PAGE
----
The U.S. is desperately short of nurses, personal care aides, and other direct care workers who help frail older adults and younger people with disabilities manage their days. Instead of dealing with the problem, policymakers have, predictably, devolved into their usual partisan blame-mongering. Watch, if you can, this recent hearing of the House Energy and Commerce Committee on the worker shortage.

Minimum staffing requirements recently proposed by the federal government never will succeed without a sufficient pool of willing workers. Fundamentally fixing the problem will require more money—lots more—along with immigration reform, increased support for family caregivers, funding for nation-wide training of paid aides, and a top-to-bottom rethinking of the ways we provide care. In the current political environment, little of this will happen any time soon, at least at the federal level.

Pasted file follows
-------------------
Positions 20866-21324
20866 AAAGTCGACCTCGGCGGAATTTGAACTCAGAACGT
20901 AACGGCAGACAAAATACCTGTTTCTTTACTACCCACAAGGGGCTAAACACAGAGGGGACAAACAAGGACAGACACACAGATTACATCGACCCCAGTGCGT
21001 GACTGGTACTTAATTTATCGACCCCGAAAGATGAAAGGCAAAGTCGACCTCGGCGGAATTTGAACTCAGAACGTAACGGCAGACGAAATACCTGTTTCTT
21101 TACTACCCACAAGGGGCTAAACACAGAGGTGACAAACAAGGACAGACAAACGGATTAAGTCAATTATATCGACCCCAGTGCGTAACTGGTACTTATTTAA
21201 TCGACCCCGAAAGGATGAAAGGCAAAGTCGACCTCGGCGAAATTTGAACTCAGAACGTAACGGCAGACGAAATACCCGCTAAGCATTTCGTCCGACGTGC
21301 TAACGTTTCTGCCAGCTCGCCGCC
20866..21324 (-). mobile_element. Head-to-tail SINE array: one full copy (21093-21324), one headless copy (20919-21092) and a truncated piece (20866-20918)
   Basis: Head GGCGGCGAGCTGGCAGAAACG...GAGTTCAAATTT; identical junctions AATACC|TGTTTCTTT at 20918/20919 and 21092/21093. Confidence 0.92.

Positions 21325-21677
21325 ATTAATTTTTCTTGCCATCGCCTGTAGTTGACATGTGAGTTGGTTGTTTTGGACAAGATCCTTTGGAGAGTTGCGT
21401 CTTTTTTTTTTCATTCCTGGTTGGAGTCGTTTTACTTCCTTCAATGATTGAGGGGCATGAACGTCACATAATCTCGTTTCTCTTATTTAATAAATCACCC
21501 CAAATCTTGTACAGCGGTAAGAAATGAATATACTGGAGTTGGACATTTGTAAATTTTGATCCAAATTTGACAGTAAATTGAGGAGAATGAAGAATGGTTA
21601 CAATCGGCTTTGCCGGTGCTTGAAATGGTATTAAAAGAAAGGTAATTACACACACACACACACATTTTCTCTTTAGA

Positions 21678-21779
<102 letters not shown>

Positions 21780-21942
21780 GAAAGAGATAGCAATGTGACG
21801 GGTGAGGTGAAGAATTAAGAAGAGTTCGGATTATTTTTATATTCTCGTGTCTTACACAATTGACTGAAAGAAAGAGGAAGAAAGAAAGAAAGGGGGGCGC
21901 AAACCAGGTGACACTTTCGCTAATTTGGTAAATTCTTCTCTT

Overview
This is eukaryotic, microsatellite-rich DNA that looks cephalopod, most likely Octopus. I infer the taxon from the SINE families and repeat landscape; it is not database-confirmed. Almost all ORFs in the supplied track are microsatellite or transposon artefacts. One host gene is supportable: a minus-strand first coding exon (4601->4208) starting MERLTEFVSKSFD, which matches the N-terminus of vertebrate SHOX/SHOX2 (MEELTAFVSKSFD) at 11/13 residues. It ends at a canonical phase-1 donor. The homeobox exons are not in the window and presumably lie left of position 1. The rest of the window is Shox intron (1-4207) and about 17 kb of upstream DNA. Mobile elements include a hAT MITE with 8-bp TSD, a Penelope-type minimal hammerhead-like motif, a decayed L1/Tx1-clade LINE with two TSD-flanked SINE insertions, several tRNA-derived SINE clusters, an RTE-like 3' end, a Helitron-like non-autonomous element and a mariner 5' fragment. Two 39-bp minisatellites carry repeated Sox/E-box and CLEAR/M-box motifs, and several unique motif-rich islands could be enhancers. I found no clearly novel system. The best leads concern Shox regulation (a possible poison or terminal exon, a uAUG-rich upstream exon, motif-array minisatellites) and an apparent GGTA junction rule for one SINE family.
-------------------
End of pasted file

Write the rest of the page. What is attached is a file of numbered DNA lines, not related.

But three modest, low-cost experiments may help in small ways today and point the way to bigger, longer-term solutions.

The first two are based on the same premise: If the long-term care industry can’t recruit the hundreds of thousands more workers it needs, perhaps it could better leverage the staff it already has.

In other words, with better training, staff may more effectively care for residents of senior living communities—a potential win for everyone in an extremely difficult environment.

One idea, designed by a group of creative nursing home operators under the banner of the Center for Innovation, is built around interactive training modules that teach staff how to better provide true resident-centered care.

Read the full article about senior care worker shortages by Howard Gleckman at Forbes.